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Less is not always more...

If you've been to any of the Champagne tastings or seminars I've conducted over the last few years, you have likely heard me speak very passionately about my love of and preference for low or no-dosage Champagnes. Champagnes without the addition of sugar, or without too much sugar at any rate, are becoming more and more popular every day, especially with those of us who have come to love Champagne as a wine with immense capabilities of expressing terroir.

While a Champagne made without any sugar addition may be the purest, un-adulterated and most "natural" expression of what the vineyard and the vigneron have to give - that doesn't mean it is necessarily the "best" wine. Dosage is not always a bad thing. Yes, most industrial-produced Champagne, and what most people drink, has a lot of sugar added - mostly to mask flaws and shortcomings in the underlying wine - but that is not to say that zero added sugar is automatically better.

In the hands of quality-oriented, skilled artisans, dosage is an art - an art that can bring out the best of the underlying wine, to show off the fruit, minerality and aromas in the best light. There is a fascinating article on Peter Liem's excellent that walks through a recent dosage trial at Jacques Selosse in Avize. The piece recounts tasting six different single-vineyard wines, each at six different levels of dosage, ranging from zero to just under 3 grams per liter. It may not seem like much, but an amount as tiny as a half-gram of sugar can make an enormous difference.

In the many dosage trials I've been party to over the years, it never ceases to amaze me how dramatically different the same wine can be at different dosage levels. What is most fascinating, perhaps, is that is often is not a linear process, meaning that higher levels of dosage do not always mean the wine will appear sweeter - in fact quite the opposite at times.

Once one develops a taste for lower or zero-dosage Champagne, it is difficult to go back to wines that have 12-15 grams of residual sugar - at least in my experience. (That's the level of most of the mass-production "Brut" wines on the market, and what most people think of as "Champagne").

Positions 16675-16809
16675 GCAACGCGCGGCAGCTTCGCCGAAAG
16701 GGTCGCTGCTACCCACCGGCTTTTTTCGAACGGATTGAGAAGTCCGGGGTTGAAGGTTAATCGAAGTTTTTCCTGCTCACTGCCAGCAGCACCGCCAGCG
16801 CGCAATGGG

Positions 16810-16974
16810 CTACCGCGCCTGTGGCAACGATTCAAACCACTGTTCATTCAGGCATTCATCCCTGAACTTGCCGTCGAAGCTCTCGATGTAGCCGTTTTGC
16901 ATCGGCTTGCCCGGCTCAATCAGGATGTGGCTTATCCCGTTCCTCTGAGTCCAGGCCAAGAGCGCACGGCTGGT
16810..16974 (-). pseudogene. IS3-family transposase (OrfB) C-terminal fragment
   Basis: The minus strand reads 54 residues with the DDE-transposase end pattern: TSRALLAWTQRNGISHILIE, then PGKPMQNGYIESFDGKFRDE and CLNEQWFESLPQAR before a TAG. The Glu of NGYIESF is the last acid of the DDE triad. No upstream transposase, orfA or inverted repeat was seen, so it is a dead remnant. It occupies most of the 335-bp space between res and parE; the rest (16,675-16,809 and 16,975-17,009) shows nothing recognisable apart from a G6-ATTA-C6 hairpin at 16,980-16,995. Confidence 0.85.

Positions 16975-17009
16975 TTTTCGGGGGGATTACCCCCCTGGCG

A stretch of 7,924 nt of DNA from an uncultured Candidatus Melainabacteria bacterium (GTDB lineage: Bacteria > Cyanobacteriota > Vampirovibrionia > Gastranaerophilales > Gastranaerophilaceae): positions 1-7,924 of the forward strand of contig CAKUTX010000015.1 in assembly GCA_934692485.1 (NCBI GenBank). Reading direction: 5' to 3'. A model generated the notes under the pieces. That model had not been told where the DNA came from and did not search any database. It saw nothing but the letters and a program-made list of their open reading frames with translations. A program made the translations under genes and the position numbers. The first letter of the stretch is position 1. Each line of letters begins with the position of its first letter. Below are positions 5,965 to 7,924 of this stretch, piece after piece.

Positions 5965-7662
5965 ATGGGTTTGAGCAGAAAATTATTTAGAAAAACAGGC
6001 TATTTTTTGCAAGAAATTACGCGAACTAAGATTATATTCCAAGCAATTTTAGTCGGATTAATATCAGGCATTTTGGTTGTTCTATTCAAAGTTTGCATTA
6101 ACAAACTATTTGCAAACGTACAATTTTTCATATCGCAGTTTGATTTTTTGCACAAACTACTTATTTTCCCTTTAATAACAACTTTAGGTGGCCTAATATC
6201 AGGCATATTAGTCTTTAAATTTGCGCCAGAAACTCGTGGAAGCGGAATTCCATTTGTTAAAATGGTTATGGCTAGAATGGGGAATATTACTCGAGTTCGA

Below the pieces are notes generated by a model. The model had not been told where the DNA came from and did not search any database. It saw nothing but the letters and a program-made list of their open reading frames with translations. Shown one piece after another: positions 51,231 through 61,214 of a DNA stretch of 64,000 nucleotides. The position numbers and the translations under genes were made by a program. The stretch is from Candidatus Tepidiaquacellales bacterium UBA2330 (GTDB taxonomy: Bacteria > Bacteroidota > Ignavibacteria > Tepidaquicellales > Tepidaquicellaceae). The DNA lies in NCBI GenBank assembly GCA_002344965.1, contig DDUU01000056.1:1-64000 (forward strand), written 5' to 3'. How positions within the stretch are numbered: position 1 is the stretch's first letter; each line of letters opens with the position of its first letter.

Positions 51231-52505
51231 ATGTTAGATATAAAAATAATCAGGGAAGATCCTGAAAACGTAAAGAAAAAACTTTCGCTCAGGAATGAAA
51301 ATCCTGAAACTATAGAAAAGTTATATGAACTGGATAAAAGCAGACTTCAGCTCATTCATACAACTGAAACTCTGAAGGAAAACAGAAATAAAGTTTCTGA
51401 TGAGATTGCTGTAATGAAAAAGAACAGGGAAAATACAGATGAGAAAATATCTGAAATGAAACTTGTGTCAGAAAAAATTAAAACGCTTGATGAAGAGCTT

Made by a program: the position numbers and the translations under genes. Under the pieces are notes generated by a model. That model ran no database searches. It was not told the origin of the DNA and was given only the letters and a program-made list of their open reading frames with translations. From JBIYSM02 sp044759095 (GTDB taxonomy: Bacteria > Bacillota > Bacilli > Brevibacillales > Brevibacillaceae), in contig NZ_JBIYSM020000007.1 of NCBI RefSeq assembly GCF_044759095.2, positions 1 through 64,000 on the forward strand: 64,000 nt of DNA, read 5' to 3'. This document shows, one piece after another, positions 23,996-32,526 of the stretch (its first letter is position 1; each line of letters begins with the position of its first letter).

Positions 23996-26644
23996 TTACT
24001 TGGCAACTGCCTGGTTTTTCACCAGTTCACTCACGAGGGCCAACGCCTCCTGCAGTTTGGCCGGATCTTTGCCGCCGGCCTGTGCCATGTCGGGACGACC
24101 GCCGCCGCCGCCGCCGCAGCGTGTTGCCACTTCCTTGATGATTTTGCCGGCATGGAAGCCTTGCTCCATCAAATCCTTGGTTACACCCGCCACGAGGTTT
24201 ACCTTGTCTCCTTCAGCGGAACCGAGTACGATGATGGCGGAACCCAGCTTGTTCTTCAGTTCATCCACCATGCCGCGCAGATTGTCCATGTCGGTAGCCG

One of my current favorites is the Brut Nature from micro-producer Georges Laval in the village of Cumières. Not all of his wines are zero-dosage, however. In some years he'll add a few grams until he finds the right balance point for the wine. Another of my favorites is the NV Grand Brut Ultradition from Laherte Frères, which is technically an Extra-Brut at 6 grams of dosage or less - again depending on the individual cuvée and what the wine needs to achieve its highest peak of expression. The dosage on this wine will also vary as to when during the release cycle it was disgorged - Aurélien Laherte will generally lower the dosage the longer the wine has been on its lees before disgorgement and release - so some of the Grand Brut may actually see only 3 grams of dosage. But we digress...

Bottom line is that there are some, but not a lot of Champagnes that are at their best with absolutely no dosage. The Laval Brut Nature is certainly one of them, in my opinion. It has become fashionable for producers large and small to release more zero-dosage cuvées these days, but many of them are probably not warranted - they would have been a lot better with the deft addition of a small dosage. Don't fall into the trap of thinking that "no additions makes it better" - it's just not true.  Of course the only way to verify this is by tasting, tasting, tasting. We do what we must...